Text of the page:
No Such Thing As A Free Launch

Well, that’s got The Gardens of Japan off to a good start. A hundred or so friends, family and acqaintances came and made a determined attempt to drink us dry in the intervals of saying nice things to Helena and I about the book. They bought a copy or three as well, I’m relieved to say. David & Sara Bamford generously offered us their beautiful new cafe and gallery as a location for the launch and the accompanying small exhibition. A very good evening altogether, and we even managed, just, to cover the cost of putting it on. Gone, alas,  are the glory days when books went hurtling down the slipway awash with the publisher’s champagne.

Book launch

some of the multitude

If you missed it, the exhibition is on until May 2nd at The Workhouse Gallery, Presteigne, LD8 2UF (01544 267864). Opening hours are 10 – 4 from Tuesday to Saturday, 12 – 4 on Sundays, closed Mondays. Copies of the book are also on sale, as are some of Jake Hobson‘s beautiful Japanese gardening implements. Oh, and if you’ve seen the book – and like it – we’d be grateful for a brief review or rating on Amazon. Thanks!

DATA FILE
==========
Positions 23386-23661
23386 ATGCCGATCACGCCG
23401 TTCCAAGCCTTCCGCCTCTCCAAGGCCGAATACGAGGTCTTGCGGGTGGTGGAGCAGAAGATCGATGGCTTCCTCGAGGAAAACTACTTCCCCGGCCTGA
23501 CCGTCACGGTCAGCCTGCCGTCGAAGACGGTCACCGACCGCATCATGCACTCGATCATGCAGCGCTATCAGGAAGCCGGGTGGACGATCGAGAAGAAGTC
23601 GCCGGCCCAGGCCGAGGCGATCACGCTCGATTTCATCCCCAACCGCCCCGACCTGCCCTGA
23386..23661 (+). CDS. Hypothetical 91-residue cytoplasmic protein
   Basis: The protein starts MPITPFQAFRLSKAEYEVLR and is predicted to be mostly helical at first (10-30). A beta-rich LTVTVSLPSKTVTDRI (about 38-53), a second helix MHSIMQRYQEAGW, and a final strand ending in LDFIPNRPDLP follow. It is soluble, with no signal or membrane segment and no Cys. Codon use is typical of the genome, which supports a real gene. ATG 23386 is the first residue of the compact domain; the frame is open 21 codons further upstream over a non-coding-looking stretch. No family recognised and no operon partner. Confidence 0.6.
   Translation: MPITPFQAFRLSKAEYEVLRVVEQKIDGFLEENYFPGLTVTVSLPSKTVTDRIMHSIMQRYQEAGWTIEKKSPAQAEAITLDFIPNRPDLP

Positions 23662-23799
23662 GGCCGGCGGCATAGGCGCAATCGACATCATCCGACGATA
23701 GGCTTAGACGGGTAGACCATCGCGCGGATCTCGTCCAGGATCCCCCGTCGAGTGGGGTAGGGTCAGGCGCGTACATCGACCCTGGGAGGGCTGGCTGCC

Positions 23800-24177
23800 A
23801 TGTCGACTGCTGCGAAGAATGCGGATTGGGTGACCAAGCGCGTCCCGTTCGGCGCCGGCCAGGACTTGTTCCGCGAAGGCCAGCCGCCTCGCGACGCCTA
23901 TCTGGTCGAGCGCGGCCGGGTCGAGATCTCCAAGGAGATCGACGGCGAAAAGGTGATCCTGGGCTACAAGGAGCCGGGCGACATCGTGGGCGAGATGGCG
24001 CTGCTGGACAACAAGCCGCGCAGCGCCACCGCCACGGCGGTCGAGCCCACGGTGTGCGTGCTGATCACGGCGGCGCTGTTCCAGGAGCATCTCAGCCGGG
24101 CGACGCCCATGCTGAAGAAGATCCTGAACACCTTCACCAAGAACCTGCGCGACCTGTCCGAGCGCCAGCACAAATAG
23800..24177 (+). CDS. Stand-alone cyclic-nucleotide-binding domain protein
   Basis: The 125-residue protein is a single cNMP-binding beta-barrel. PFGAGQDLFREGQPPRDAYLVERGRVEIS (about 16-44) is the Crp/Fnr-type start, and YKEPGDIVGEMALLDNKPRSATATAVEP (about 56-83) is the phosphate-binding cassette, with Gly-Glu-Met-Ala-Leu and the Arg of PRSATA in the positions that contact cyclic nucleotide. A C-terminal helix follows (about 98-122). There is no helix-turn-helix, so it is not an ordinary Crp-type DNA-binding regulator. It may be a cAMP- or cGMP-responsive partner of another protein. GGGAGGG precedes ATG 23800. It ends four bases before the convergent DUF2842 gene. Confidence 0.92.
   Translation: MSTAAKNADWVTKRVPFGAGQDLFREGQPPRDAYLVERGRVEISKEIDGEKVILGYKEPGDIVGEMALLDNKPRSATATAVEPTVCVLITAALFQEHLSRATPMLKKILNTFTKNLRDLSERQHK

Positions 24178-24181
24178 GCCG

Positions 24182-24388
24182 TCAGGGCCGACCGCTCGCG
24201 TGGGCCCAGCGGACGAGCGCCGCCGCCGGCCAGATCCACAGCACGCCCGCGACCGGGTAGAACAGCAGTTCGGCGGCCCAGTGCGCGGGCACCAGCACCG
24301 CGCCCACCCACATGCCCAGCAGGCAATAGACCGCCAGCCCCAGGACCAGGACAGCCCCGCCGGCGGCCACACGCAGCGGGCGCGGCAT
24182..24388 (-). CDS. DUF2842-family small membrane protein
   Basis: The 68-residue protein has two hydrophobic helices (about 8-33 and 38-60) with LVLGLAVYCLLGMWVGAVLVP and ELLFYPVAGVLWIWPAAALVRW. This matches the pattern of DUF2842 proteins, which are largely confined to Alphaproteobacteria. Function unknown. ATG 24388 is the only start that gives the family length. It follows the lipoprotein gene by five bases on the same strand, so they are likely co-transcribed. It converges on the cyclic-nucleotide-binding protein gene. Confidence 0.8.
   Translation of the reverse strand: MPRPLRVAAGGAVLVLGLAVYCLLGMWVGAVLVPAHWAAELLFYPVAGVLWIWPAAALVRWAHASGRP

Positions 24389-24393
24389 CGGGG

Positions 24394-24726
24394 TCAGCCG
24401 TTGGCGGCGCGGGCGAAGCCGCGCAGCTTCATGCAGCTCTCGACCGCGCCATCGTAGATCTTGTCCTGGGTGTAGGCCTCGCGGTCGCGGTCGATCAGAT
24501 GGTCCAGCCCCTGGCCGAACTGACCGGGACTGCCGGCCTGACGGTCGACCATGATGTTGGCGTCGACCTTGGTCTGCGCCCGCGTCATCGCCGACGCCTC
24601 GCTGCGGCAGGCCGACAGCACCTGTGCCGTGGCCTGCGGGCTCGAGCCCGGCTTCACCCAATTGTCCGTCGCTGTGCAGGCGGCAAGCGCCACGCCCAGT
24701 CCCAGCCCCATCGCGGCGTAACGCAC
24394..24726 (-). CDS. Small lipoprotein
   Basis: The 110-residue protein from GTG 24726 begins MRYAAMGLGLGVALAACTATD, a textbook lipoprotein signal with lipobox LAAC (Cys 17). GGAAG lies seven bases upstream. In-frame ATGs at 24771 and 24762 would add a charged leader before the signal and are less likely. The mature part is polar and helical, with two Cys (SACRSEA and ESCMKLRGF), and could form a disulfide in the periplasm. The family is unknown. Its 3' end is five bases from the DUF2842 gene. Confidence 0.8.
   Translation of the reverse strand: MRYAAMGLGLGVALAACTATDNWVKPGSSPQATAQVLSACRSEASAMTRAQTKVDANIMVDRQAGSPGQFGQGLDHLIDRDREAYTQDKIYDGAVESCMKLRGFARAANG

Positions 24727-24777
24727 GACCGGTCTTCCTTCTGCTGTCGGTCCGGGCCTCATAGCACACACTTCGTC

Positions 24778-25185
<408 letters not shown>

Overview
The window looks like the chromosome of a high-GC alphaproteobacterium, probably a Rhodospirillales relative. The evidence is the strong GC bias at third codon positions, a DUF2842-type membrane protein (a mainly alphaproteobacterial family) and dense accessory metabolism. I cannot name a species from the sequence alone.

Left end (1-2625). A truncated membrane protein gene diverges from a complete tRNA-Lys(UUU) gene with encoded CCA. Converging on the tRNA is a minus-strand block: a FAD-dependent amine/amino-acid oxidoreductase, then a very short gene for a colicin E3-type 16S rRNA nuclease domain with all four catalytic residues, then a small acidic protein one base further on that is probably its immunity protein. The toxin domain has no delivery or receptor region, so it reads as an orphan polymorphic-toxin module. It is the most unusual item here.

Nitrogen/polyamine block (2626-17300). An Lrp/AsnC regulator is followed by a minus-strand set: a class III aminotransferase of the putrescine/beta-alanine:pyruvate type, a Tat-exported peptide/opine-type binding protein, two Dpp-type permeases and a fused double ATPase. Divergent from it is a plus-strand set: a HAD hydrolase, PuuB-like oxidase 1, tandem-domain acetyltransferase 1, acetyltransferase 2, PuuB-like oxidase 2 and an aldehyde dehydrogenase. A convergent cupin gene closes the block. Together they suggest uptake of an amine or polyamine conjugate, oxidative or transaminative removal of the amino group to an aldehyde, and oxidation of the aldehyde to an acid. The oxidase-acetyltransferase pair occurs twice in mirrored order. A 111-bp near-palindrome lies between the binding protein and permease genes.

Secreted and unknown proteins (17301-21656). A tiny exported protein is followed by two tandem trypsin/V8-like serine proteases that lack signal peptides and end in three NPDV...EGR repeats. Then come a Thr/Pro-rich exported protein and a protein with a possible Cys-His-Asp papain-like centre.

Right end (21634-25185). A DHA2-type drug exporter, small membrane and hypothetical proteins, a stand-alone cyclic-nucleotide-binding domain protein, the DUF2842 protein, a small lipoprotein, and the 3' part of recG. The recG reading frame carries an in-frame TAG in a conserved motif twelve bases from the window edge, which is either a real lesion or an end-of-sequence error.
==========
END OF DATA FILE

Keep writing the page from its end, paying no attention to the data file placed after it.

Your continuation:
Our glamorous girls man the bar

A new feature – the Telegraph Magazine, Saturday 6th March

Ginkaku-ji Temple

The gravel garden at Ginkaku-ji, Kyoto

In tomorrow’s Telegraph Magazine, extracts and pictures from The Gardens of Japan. Just a taster – I’m afraid you still have to buy the book, which is published on the 25th March. Visit and support your local independent bookseller for choice, but if like us you’re miles from anywhere, you can always get it from guess who (link on the book cover below)
The Gardens of Japan

The Gardens of Japan – first review

Our first review for The Gardens of Japan, and we really couldn’t ask for a better one. It’s in the current (March) issue of Gardens Illustrated and is by Charles Quest-Ritson, to whom all thanks. “Ravishingly beautiful and inspirational” – yes, we can live with that. Official publication date is the 25th March, though some bookshops already seem to have stock.

Ryoan-ji Temple, Kyoto

A weeping cherry overhangs the famous ochre wall at Ryoan-ji Temple

A current feature

In the next issue of Country Life (Wednesday 24th February), Helena Attlee looks at the wonderful temple garden of Hosen-in, near Kyoto

tsukubai

A 'tsukubai' for ritual hand-washing